Anne van Gessel and I sat down to chat about her upcoming children's book on dyslexia, "Cruz Finds His Way", which hit the shelves of amazon last month. Anne also has other projects in the works, including a memoir entitled, "My Friend Dyslexia, From Self-Loathing to Self-Acceptance" where she speaks on her journey with dyslexia and provides resources for employers and employees on navigating the workspace with neurodiversity in mind. Anne is also working on an inspirational card deck titled, "On The Path."
Hazel Dains: Let's start off by getting to know more about you. Could you give us five weird and quirky facts about yourself?
Anne:"Sure, First, a hobby of mine is to try out new superfoods, health food, supplements, and snacks. For example mushroom/ kelp jerky, cricket protein bars, mushroom coffee, etc. I enjoy trying the specialty or interesting dishes of the regions that I travel to. For instance, while visiting the Philippines, I ate a balut (a fertilized bird egg, usually a duck) which is incubated for a period of 14 to 21 days. And I ate a whale while in Iceland.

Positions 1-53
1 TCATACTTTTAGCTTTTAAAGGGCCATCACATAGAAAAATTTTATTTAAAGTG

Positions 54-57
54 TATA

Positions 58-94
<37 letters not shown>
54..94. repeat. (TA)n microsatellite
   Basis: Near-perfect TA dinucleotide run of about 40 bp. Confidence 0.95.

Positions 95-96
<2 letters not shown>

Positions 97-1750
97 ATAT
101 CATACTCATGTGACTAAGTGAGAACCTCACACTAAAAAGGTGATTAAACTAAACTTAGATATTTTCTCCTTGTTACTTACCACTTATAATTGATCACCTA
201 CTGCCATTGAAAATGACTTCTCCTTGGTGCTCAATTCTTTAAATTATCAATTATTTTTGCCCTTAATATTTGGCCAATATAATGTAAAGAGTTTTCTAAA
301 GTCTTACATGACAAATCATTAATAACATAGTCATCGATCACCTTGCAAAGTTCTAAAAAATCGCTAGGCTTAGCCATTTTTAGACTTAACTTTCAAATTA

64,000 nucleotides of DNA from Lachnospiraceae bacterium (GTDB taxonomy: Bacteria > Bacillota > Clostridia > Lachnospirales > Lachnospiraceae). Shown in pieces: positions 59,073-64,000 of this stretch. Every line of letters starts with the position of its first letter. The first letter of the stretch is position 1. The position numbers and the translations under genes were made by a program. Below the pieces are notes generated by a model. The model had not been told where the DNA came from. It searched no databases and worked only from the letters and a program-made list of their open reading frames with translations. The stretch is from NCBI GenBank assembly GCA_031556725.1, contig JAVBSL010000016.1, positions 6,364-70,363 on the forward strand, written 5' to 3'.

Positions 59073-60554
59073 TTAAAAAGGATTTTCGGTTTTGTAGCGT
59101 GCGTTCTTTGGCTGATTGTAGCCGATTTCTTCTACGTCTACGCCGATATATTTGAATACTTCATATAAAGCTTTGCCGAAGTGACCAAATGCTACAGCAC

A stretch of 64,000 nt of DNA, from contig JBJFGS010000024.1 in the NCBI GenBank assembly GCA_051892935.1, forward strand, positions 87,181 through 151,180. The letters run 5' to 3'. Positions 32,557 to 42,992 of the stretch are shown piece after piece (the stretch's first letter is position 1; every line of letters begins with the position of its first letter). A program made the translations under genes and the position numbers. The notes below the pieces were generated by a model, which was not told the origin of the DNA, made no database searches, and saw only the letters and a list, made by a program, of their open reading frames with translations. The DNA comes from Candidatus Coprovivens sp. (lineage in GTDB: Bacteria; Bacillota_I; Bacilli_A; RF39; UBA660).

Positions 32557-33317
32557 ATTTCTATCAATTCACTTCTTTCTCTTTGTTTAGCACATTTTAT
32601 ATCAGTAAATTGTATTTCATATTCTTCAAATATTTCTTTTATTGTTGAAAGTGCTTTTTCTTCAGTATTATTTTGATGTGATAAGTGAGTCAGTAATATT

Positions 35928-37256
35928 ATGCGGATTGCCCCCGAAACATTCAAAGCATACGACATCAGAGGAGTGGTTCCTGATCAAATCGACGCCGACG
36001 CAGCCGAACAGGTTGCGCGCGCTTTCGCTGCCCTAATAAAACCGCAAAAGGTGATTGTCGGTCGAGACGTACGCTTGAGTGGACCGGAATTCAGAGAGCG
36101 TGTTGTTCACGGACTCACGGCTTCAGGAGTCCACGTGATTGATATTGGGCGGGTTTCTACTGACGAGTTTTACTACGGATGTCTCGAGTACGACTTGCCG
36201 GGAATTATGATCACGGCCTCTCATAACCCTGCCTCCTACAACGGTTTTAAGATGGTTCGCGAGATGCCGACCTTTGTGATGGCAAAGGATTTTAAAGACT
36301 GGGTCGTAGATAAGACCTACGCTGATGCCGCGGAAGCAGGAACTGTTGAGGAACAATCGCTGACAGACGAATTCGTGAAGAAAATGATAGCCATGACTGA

Second, my favorite go-to quick meal is sardines on rice.
Third, I had braces from 5th grade until 11th grade. And that wasn't because I actually needed it for that long, but because I was waiting for all my adult teeth to come in.
Fourth, I studied abroad in China for a semester in college, where I blended, mostly because people thought I was half-Chinese and half-Russian.
And lastly, when I'm hungry and eating, I only want to focus on the meal, so don't expect me to have a conversation at mealtime! If it's any kind of event that is around mealtime, I will eat beforehand so that I'm not hangry."
Hazel Dains: Those are great and hilarious. Thank you, Anne. So next, could you give us a quick summary of the book, "Cruz Finds His Way" for interested parents and teachers?
Anne:"Sure, Cruz the crow experiences dyslexia and is preparing to go on his first solo flight, where he will have to read signs in order to find his way back home before sundown. He starts off his journey feeling a ton of self-doubt, and along the way, he experiences some setbacks that confirm his lack of confidence. Later on, he meets two characters, who encourage him to tap into the wisdom he has within him. With this newfound courage and confidence, he finds his way back home."